Why Do They Leave? How To Prevent Saas Subscription Cancellation
Join the DZone community and get the full member experience.Join For Free
The one word every SaaS merchant hates to see is “unsubscribed”. Unsubscribes are like money going right out the window. People unsubscribe for a variety of reasons:
· No longer have a need for the service (Value)
· Have found another service (Competition)
· Technical issues (Customer service)
Whatever the reason, the main issue is that customers are leaving and your churn rate is increasing. Fortunately, many of the common reasons for unsubscribes can be reduced and kept to a minimum.
A customer telling you they no longer need your service can feel like a slap in the face. It’s essentially someone telling you that your product isn’t good enough for them. The insight gained from customers that unsubscribe because of a perceived lack of value is some of the most valuable data you can receive.
Your application should have some form of tracking and analytics installed to monitor how customers are using your software. The areas you need to focus on are how often they login to use the service, the duration they use the application, and which features they are using. You might be surprised to find out that many customers will unsubscribe for a service because they simply haven’t been using the application to its full capabilities. If a customer thinks that your application doesn’t have a feature that they need but the problem is they just couldn’t find it, you could lose a customer for no reason at all. This is why it’s extremely important to follow up with customers who unsubscribe and find out exactly why they left.
If nothing else, customer input can give you ideas that you can use to improve your application later on so others don’t unsubscribe for the same reason.
Some companies love and thrive on competition, others fear it. When a customer unsubscribes and goes to one of your competitors, it means that they offer something that you don’t. Whether it’s lower pricing, more features, or a larger community, the competition is doing something better than you. Your goal is to find out what that is and address it.
Certain issues like price can be a little more difficult to compete with. You might not want to get into a pricing war to see who can offer their service the cheapest. But when it comes to features and delivering value, you can definitely ramp up your efforts. Examine the features a competitor offers and see if you can offer the same or even better, check your analytics and discover which features – besides the obvious – are used the most and spend more time with those. You might have a hidden gem or a new found niche that can be incredibly successful for your business.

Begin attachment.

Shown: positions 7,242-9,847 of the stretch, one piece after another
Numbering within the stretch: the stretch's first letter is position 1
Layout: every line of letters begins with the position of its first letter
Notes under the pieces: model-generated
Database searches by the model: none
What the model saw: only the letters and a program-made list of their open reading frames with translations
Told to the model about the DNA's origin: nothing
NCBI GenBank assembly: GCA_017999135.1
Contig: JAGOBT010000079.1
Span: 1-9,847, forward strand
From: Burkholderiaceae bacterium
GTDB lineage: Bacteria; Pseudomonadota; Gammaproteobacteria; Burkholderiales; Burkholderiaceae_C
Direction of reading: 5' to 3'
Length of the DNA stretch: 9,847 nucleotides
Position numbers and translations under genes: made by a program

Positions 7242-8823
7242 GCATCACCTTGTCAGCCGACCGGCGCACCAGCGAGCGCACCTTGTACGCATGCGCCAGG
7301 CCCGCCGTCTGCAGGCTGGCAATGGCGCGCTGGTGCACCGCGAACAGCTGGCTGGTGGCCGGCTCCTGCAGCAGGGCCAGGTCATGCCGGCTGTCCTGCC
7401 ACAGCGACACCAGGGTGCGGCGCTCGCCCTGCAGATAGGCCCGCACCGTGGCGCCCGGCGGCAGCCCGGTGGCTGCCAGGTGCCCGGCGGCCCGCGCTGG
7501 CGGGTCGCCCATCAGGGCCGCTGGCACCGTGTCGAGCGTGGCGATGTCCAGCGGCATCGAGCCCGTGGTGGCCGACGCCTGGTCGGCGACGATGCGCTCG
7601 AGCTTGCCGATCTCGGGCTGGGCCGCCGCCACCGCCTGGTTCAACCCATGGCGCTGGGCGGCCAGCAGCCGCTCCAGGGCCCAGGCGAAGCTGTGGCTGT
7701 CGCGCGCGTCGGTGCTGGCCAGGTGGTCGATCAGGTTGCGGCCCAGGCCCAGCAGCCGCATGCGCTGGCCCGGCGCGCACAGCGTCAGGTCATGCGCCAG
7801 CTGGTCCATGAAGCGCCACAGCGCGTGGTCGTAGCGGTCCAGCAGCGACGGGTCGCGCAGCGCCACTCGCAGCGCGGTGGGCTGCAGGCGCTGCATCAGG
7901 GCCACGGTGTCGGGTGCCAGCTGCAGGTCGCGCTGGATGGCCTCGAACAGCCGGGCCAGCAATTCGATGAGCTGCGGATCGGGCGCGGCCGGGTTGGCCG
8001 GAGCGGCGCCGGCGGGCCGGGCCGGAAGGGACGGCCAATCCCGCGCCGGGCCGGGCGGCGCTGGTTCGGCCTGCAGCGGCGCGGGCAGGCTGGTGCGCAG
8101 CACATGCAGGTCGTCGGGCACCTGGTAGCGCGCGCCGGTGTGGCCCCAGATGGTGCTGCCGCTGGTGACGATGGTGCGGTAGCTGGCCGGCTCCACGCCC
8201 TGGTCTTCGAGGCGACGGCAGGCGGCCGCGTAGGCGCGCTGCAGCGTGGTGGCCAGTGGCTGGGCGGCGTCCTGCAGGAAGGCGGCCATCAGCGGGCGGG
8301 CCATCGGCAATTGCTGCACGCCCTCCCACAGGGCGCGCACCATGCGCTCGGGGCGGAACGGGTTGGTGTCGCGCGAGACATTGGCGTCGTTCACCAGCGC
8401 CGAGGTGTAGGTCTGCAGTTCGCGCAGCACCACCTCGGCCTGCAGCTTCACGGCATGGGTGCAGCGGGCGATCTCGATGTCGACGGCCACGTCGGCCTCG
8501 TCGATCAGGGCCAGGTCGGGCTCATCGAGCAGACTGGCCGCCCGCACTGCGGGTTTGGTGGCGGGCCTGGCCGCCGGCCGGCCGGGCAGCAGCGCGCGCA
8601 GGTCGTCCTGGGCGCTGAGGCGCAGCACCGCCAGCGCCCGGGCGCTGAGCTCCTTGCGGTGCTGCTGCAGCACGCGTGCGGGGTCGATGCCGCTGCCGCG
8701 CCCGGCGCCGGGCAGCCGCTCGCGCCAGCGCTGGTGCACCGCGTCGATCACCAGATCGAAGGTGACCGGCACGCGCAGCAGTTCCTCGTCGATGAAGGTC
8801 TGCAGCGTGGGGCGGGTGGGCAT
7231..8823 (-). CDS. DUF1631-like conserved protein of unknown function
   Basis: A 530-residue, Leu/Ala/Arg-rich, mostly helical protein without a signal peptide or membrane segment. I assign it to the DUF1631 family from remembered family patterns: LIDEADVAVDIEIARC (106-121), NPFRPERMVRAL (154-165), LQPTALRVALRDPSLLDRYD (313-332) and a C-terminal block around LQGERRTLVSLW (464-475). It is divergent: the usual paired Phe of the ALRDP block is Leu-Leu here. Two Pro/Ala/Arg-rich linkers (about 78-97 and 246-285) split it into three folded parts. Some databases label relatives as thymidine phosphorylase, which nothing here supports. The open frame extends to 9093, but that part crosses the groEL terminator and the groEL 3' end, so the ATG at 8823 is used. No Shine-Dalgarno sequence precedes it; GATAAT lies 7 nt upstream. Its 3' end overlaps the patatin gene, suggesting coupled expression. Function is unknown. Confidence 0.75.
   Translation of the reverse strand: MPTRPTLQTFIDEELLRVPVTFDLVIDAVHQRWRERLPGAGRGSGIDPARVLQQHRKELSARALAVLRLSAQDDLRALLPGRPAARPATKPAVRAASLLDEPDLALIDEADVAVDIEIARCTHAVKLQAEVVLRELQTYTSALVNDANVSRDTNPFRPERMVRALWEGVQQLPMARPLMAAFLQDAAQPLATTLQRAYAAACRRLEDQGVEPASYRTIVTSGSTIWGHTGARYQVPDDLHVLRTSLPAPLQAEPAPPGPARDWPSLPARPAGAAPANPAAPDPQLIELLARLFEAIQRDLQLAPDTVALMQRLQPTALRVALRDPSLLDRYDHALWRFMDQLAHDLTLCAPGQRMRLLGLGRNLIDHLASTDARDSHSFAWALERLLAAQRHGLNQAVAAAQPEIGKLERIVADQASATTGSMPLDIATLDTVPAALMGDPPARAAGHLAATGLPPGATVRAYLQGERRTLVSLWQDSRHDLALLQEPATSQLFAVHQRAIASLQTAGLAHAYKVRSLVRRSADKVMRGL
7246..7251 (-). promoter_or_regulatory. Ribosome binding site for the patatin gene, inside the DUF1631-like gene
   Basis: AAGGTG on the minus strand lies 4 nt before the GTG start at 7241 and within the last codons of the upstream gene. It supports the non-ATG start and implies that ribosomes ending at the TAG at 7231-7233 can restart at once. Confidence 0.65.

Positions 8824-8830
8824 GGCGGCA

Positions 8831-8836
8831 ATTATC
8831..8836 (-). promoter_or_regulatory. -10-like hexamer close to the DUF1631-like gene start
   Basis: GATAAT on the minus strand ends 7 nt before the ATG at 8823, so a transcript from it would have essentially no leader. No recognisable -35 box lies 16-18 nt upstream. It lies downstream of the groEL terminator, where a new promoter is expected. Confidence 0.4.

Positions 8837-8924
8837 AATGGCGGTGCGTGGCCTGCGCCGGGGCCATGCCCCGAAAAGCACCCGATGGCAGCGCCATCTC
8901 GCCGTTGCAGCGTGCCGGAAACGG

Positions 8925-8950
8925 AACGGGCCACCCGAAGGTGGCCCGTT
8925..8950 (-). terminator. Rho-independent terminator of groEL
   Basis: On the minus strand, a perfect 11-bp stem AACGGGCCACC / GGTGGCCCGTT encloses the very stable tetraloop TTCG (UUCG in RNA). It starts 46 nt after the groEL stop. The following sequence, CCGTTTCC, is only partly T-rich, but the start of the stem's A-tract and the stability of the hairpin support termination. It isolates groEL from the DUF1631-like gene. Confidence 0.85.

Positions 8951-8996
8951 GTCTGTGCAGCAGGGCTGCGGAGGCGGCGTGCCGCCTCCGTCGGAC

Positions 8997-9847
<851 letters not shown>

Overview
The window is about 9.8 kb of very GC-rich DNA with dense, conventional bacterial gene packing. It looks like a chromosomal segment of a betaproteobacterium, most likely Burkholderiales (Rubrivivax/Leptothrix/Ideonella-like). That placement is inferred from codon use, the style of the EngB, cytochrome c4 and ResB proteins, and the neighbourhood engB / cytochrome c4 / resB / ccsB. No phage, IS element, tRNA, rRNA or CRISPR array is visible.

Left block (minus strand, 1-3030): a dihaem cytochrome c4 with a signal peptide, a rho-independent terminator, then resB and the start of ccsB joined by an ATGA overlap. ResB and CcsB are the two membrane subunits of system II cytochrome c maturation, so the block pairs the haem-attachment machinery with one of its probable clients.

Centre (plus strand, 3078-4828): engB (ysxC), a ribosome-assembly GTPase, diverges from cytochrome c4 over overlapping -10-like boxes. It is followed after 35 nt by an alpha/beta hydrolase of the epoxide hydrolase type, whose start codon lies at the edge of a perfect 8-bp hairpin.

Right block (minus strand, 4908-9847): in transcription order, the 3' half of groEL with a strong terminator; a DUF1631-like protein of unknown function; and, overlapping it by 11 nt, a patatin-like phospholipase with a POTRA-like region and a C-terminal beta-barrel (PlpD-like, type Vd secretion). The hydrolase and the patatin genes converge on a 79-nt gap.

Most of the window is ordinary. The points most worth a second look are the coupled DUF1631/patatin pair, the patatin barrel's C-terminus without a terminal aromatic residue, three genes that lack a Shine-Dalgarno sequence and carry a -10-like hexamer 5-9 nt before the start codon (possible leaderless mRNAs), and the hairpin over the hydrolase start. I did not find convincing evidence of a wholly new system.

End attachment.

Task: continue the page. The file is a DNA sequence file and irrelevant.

Customer Service & Experience
All the monitoring tools and metrics available, might mask customer service as an easier task than it really is. However, customer service is not only about fixing problems, it’s about anticipating them. In order to fix the problems, you need to monitor certain key metrics such as response time, closed ticket rates, number of reported issues, and of course the number of unsubscribes. Yet, anticipating problems requires using the aforementioned data parameters to discover trends and come up with solutions before your clients frustration level reaches its limits.
Make your customer’s life easier. Every aspect of your service should have the customer in mind. Making payments, submitting help desk tickets, etc. Some companies offer 24 hour support so that customers can have their problems addressed ASAP. Something as basic as having a simple payment process can mean the difference between a high churn rate and satisfied customers.
Think about your customers. They are just as busy as anybody else and probably don´t have the time to contact your support desk to complain. Don’t underestimate any message your get from your clients and if you are getting multiple messages regarding the same issue, don’t delay your public response.
Opinions expressed by DZone contributors are their own.